The start of many of the greatest technology companies is an advancement in technology. This ‘revelation’ may be surprising because of the watered-down way we experience products. By the time we can buy something in a Radioshack, it is warrienteed free from defects and imperfections. Those defects are the hallmark of anything ‘new’, much less those things which are both new, and worse, ‘technical’.

It’s often important to consider the question ‘why now’. Why was this company ‘foundable’ in 2015 and not 2014 or 1914. Why did the rock that is the Earth sit around for 500 million years before life sprang up? Did something change in it’s environment? Or was the creation of life just so starkly improbable that it took that long for the cosmic coin to come up heads?

In the case of our evolution it is obviously a combination. It took millions of years for the planet to settle down enough to be suitable for life. It also took a very favorable series of events to make life begin. The idea of a ‘series’ of events is critically important. No great advancement springs out of nothing. What might appear to a historical eye as a giant leap is inevitably simply one more step down a long road.

If you or I were sent back in time five hundred years, to, in my case, the land of the Massachuset tribe, with all our knowledge and experience, what could we build? The computer I type this on, for example, requires photolithographed semiconductors. The machinery to do that photo etching requires precision machining. Precision machining requires advanced and practiced metalurgy. I have no doubt that the simple pursuit of getting high quality steel would consume the rest of my (undoubtedly shortened) life.

Thus the creation of the ENIAC computer by Mauchly and Eckert in 1946 was one notable step down a very long road. Tracing that road backward touches on the vacuum tube in 1910, the capacitor in 1745, even the discovery of copper in 9000 BC. Without any of those steps the ENIAC may have existed, but it certainly wouldn’t have been created in the form we know it, at the time we remember it.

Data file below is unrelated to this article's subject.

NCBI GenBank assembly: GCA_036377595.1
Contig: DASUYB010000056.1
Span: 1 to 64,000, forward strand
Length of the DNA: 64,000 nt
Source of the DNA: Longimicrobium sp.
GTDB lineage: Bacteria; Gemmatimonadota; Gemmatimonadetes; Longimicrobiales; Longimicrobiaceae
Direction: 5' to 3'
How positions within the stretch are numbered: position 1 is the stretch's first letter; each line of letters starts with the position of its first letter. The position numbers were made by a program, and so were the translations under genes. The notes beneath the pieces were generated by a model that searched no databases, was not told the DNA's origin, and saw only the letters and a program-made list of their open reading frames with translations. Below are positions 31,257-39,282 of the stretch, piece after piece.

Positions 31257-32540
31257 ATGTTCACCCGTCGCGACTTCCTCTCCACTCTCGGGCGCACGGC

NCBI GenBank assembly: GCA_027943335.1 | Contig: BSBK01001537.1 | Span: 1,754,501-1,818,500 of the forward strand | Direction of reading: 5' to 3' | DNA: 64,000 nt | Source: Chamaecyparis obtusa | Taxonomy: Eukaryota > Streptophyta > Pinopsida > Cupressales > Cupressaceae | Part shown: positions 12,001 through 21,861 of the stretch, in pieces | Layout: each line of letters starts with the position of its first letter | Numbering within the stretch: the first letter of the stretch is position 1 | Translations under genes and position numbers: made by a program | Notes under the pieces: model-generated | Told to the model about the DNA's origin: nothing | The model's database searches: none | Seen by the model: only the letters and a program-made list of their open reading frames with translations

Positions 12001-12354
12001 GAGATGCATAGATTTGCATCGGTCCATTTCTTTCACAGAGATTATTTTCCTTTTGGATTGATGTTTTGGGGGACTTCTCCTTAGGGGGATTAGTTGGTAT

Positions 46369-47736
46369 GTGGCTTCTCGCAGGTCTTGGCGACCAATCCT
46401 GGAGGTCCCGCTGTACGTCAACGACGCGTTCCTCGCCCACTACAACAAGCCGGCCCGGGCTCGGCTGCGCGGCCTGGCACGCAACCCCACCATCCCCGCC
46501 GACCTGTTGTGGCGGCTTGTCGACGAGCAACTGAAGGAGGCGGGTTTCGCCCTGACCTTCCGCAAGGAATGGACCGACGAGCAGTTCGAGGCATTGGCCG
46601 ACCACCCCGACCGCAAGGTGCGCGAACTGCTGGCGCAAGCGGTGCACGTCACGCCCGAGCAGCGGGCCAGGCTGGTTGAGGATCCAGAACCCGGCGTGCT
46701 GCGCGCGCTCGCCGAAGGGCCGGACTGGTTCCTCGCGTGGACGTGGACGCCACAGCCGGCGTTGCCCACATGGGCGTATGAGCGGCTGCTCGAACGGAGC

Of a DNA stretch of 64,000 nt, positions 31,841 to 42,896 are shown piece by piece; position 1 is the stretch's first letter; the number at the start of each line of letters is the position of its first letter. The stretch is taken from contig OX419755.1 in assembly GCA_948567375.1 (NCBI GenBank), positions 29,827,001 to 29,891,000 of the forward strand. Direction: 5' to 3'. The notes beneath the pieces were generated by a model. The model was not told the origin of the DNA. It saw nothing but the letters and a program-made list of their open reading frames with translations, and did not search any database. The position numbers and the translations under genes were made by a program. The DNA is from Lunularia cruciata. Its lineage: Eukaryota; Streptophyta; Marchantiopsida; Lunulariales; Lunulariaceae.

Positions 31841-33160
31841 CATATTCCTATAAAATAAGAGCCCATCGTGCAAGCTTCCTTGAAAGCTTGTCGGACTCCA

But what does it mean to consider one of those steps removed from history? If Vladmir Zworykin hadn’t invented the Cathode Ray Tube in 1929 would Philo Farnsworth simply have popularized it instead? If Alexander Graham Bell hadn’t patented the telephone in 1876 would we now simply attribute it to Charles Bourseul? In these two cases, at least insofar as we’re saying the items would have been invented eventually, the answer is an almost unequiviocal yes. The history is clear that with these, as with so many other inventions, many feet were poised to take the final steps once the way became clear. Who crossed the finish line first would often, in truth, be determined by politics or public opinion, not any sort of allegiance to the clock.

In fact, it is almost always the people who become notable for an idea who become forever associated with inventing it. Christopher Colombus was not the first European to sail to the New World. Henry Ford didn’t invent the assembly line. Most remember that MySpace came before Facebook, but how many remember Friendster? How long will it be until elementary school students are being taught that Facebook invented social networking. How long will it be until Mark Zuckerberg invented the internet?

Part of the problem is the granularity of history. The average student with a high school education may have spent the equivilant of about a second of education on each month of the last five thousand years. If daily newspapers are any guide, in any of those months, thousands of notable things occured. In truth, it’s possible to read many full books on virtually every paragraph contained in a World History textbook. And the writers of those books will tell you they struggled mightally to summarize their subject into a single tome.

Quick, what did Charlemegne do? If you can answer, “he ruled Europe and laid a lot of the foundations for modern Britian and France”, you are better educated than most. When you start to look at it with that coarse granularity, calling Zuck the inventer of the internet might be as accurate as you can hope. There may just be too much history to get it right all the time.

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